Don’t get me wrong, just like Jamie Oliver, I love a good burger, and in fact, my family’s business was built on beef. But if you’re selling me beef, sell me beef. And if the beef you’re selling me is actually connective tissue processed with ammonia, you’d better tell me that too. Dumping a bunch of chemicals on meat makes those ingredients, not just a process.

Just a particularly sickening example of how bought off US regulatory agencies are by the industries they are supposed to be policing.

The South Carolina Gauntlet

Thursday, January 12th, 2012

Fresh from his victories in Iowa and New Hampshire, Mitt Romney now heads to South Carolina, which will either have the effect of effectively wrapping up the nomination for him, or presaging a long, drawn out primary process.

South Carolina has a deserved reputation as the most brutal states in the Republican presidential nominating process and could potentially pose serious problems for Mitt Romney. As Steve Kornacki notes:

On paper, the state embodies all of the demographic realities and intraparty dynamics that have made him such a tough sell to the party base. If Romney’s Mormonism really is a deal-breaker with the religious right, we will find out. About 60 percent of the state’s GOP primary universe is composed of evangelical Christians, a group that Romney has struggled with in both of his presidential campaigns. The state is also the unofficial capital of Tea Party Republicanism, with its emphasis on ideological purity and intense suspicion of the party establishment. Romney, with his economically moderate past and reputation as the “next in line” guy, reeks of the type of Republican South Carolina conservatives turned on in 2010. His Yankee roots surely don’t help, either. No wonder Romney won just 15 percent in the state in 2008 — by far his worst showing in any early contest that year.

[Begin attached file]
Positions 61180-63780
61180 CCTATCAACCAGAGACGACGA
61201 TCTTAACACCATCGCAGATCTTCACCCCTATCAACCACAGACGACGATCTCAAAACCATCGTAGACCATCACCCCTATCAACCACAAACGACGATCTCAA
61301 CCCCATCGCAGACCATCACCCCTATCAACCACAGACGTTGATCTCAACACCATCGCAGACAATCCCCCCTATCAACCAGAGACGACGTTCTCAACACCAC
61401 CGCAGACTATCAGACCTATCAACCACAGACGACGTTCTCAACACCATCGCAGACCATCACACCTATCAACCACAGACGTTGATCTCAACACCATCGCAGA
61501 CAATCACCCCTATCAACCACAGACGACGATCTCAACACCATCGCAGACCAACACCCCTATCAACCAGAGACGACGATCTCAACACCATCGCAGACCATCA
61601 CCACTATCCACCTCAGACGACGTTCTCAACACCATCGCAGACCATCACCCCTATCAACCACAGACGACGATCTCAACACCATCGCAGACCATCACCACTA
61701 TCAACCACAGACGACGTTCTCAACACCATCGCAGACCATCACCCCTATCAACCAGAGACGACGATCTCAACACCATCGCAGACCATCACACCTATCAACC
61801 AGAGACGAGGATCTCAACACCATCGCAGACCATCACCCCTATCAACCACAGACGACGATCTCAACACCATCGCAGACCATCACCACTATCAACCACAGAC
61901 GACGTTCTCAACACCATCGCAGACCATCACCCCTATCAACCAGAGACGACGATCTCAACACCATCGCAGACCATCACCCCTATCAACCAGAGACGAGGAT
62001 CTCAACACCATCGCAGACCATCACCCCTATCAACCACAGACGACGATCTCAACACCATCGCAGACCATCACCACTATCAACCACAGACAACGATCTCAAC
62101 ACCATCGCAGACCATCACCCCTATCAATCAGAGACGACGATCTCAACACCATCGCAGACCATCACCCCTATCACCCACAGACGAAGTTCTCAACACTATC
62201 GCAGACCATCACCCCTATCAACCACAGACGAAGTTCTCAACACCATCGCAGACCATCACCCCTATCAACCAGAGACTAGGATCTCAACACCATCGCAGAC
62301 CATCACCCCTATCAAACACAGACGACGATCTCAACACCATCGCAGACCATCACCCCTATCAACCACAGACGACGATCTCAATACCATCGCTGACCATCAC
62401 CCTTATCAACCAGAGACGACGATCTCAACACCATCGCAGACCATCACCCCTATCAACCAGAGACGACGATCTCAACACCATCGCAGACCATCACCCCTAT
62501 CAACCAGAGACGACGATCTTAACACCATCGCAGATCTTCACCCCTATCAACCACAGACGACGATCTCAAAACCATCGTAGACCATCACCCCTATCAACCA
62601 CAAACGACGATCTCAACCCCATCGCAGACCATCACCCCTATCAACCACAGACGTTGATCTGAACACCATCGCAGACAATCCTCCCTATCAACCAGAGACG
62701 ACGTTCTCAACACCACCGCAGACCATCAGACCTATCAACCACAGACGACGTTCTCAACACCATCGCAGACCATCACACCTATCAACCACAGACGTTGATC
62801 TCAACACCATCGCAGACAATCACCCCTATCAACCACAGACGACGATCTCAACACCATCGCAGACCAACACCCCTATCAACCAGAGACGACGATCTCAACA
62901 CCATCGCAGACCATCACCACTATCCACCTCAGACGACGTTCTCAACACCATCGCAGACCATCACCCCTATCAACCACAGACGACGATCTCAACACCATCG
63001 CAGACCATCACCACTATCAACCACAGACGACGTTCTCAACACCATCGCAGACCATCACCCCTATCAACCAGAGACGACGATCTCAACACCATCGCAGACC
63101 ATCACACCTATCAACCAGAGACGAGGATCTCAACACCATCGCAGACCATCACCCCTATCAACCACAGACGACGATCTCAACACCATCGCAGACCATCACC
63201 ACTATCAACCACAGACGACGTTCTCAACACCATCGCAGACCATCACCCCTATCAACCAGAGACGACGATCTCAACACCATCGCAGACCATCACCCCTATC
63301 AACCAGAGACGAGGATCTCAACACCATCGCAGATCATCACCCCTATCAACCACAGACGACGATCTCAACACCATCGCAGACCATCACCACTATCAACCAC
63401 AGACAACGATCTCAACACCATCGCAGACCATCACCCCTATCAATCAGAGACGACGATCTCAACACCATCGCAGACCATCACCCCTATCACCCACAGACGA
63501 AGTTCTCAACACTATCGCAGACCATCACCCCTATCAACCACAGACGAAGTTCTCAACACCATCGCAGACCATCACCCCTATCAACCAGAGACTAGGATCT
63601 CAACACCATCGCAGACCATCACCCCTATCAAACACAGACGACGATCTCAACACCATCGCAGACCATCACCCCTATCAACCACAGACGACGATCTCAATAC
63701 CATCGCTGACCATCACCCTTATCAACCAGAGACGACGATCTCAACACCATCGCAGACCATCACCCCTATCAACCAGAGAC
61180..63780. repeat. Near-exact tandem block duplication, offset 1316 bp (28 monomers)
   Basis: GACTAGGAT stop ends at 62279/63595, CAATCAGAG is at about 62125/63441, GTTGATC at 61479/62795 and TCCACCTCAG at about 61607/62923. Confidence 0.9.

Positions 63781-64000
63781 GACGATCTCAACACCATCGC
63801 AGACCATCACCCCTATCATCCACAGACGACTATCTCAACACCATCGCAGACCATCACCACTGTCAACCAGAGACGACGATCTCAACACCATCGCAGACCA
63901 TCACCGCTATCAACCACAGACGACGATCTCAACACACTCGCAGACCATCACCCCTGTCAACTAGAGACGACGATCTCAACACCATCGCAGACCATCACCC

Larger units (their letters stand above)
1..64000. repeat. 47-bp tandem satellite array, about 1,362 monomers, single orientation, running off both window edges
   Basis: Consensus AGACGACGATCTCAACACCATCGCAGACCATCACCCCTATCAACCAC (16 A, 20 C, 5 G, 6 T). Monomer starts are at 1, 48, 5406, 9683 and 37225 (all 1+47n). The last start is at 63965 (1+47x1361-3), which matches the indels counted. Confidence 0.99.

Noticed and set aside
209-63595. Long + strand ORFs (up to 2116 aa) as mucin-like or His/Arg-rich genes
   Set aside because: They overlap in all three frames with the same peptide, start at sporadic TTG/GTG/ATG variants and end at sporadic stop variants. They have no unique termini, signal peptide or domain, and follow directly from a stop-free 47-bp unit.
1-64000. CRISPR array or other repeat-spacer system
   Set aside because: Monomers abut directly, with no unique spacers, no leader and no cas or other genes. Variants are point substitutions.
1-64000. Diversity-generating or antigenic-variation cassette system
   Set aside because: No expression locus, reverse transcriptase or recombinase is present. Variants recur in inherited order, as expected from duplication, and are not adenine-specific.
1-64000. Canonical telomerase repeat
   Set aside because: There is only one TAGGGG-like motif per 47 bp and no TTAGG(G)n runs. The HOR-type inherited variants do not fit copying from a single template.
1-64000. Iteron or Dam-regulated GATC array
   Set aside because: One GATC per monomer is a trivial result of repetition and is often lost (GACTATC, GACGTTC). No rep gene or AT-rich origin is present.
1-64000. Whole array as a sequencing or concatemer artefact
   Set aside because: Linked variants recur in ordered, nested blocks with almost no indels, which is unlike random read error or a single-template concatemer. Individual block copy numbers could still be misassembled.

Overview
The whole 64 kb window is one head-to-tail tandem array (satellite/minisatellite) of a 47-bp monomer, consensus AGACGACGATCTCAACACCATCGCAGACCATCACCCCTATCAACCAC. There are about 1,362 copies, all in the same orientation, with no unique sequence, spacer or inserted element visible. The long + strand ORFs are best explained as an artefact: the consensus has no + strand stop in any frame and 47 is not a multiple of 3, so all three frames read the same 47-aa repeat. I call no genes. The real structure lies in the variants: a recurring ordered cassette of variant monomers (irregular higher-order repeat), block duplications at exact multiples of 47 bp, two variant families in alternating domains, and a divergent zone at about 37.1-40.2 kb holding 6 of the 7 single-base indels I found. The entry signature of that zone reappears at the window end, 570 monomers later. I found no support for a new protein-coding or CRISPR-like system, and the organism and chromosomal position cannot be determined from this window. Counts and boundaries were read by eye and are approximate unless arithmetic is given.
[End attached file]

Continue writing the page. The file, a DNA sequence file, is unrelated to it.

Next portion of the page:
Still, perhaps more important for the tenor of the campaign in South Carolina is the desperation of his rivals.  Rick Perry and Newt Gingrich know that this could be their last stand, and despite growing unease about their tactics among national Republican politicians, have continued to make Romney’s tenure at Bain Capital a top topic on the campaign trail. Newt is also out with the commercial above (did I mention abortion?) appealing to social conservatives by bringing up Romney’s flip flopping on the Holy Grail of Christian conservative politics, abortion rights.

The latest polls show Mitt Romney leading a fractious GOP field in South Carolina, and if he wins decisively, it will be increasingly difficult for his rivals to continue their campaigns. Gingrich, meanwhile, is hoping he can capitalize on a potential Romney stumble in South Carolina. If Romney loses, it will allow Gingrich to argue that he has a glass jaw and can’t be trusted to take on Obama.

Fasten your seatbelts, folks.

Toto, We’re Not in Iowa Anymore

Saturday, January 7th, 2012

Talking Points Memo’s writeup on how Santorum’s God and Gays message is falling flat in New Hampshire.


Saturday, November 26th, 2011


I watched this in one of my high school classes and it blew my mind.

Glad to see that it hasn’t lost its profundity.